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    Other Provisions in the New Law

    The House of Representatives and the Senate both passed the Consolidated Appropriations Act of 2021 on December 21, 2020, and the President is expected to sign it into law.  While the main purpose of the Act is funding the federal government through the end of the government’s current fiscal year, it includes many tax-related provisions. 

    In addition to the items discussed separately in other posts to our Tax News, the Act includes the following other changes.

    Business Meals: Effective on January 1, 2021 through December 31, 2022, the deduction for food or beverages provided by a restaurant is increased from 50% to 100%.

    Earned Income Credit: If the earned income of a taxpayer in 2020 is less than the earned income in 2019, the taxpayer can use the 2019 earned income when computing the 2020 earned income credit.  (Higher earned income can result in a higher credit, in some circumstances.)

    Flexible Spending Arrangements (FSAs): FSAs are permitted to carry over unused balances from the 2020 tax year into 2021.  The limits for such accounts are discussed on page 82 of the Tax Year 2020 M+O=CPE Individual Tax Year-End Workshop Reference Book.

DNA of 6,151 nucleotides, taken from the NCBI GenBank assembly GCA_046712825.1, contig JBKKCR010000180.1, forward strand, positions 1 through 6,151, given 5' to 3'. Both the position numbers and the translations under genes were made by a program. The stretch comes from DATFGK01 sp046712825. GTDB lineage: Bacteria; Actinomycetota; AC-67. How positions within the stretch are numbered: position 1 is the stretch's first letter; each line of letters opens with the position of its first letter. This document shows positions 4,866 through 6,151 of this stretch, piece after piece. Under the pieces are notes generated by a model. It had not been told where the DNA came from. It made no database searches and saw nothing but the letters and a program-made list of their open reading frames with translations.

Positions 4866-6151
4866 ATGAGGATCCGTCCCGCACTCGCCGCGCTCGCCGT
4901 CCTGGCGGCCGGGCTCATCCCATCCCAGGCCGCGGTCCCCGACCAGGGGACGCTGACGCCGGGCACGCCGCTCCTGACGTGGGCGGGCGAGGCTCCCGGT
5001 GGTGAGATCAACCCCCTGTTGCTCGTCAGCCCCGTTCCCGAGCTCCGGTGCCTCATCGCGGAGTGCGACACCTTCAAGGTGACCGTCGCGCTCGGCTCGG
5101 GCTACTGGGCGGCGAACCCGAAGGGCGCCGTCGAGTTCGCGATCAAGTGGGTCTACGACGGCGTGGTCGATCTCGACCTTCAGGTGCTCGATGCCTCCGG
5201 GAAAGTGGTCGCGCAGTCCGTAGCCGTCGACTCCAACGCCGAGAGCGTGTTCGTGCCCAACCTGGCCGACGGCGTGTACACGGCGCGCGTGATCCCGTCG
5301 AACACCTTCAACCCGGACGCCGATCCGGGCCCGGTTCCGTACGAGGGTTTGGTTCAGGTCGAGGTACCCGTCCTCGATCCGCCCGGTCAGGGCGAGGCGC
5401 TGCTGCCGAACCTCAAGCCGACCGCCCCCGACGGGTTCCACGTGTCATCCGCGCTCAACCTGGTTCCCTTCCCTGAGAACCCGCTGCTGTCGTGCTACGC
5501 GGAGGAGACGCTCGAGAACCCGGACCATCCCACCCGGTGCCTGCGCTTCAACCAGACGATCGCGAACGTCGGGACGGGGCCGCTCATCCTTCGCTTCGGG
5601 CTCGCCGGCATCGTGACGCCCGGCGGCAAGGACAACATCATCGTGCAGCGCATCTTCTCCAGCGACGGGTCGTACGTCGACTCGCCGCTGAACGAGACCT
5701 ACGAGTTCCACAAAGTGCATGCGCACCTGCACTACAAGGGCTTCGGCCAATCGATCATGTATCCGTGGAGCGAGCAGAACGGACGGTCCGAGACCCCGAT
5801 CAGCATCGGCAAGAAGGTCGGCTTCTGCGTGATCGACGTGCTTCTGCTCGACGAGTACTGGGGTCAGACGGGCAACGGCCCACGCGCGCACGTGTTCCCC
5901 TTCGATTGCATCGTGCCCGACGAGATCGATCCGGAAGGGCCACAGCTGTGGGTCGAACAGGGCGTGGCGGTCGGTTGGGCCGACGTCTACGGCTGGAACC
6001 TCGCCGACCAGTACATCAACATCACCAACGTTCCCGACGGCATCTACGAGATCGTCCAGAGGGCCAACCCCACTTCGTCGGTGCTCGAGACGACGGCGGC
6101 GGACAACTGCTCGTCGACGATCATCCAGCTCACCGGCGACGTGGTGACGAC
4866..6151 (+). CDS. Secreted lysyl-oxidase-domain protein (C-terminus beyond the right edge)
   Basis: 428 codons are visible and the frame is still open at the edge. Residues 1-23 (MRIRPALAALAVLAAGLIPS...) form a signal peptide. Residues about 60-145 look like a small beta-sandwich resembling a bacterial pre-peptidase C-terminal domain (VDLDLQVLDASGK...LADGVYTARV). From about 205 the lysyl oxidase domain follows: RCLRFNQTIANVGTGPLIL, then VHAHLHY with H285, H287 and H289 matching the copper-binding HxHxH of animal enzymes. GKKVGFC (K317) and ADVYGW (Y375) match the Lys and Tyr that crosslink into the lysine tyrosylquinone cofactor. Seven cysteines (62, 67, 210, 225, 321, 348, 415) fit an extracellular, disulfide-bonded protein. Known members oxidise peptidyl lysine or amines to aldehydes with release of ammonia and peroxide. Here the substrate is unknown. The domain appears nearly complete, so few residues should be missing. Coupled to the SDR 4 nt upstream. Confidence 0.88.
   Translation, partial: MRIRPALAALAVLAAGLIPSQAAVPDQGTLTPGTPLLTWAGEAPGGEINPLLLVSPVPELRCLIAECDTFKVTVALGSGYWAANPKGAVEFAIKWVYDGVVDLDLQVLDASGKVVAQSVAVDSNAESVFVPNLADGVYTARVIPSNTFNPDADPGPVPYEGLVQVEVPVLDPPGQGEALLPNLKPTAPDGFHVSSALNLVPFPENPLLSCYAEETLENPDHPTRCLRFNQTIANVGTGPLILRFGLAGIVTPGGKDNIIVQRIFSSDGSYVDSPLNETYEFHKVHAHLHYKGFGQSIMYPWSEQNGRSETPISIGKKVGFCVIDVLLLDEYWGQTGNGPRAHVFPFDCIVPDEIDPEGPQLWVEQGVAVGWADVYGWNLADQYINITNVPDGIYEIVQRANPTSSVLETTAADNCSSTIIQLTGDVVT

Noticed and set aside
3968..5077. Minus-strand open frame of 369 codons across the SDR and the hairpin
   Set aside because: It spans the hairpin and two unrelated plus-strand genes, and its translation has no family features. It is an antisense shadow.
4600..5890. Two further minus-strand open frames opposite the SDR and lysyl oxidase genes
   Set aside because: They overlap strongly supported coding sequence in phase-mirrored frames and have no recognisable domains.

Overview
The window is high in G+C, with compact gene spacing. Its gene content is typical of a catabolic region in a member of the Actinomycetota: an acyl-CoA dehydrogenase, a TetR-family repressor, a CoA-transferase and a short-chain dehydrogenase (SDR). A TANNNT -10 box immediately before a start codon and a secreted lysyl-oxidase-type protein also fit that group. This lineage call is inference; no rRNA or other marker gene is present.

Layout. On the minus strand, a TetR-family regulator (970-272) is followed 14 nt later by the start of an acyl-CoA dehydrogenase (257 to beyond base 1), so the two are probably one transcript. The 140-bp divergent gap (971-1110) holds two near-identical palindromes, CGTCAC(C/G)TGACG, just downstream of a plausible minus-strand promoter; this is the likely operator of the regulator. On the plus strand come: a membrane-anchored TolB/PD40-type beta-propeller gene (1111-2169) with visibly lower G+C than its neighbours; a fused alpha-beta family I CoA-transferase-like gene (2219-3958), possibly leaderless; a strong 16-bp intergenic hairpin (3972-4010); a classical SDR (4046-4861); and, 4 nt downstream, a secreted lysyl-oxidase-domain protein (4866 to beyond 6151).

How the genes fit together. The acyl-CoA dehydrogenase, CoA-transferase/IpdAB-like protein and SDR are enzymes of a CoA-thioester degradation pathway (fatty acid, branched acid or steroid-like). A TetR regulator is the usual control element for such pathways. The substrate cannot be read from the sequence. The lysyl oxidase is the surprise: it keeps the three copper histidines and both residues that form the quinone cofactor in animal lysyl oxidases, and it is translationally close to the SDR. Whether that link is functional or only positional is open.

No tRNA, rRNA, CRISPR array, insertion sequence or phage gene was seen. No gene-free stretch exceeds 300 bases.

Deferral of Payroll Taxes Under Presidential Executive Order: As discussed on pages 45 to 46 of the Tax Year 2020 M+O=CPE Individual Tax Year-End Workshop Reference Book, employers were permitted, but not required, to defer collecting the employee-share of Social Security for compensation paid during the period of September 1, 2020 to December 31, 2020.  Employees are required to repay such deferred amounts.  The original repayment period was January 1, 2021 to April 30, 2021.  The Act changes the repayment period from January 1, 2021 to December 31, 2021.

    Advances from Economic Injury Disaster Loans: As discussed on page 28 of the Tax Year 2020 M+O=CPE Individual Tax Year-End Workshop Reference Book, some taxpayers received advances from the SBA when they applied for economic injury disaster loans.  The Act specifies that such advances are not included in the income of a taxpayer.  The Act also specifies that such advances do not have to be repaid in conjunction with the Payroll Protection Program (PPP).

    Disaster Relief: Tax-related disaster relief is provided for various areas of the country that suffered from wildfires, storms and other natural disasters during the period beginning January 1, 2020 and ending 60 days after the enactment of the Act.

    The information provided herein is provided with the understanding that the author and publisher are not engaged in rendering legal, accounting or other professional service. As such, M + O = CPE, Inc. and the author disclaim any responsibility or liability for the information supplied herein or the application of said information.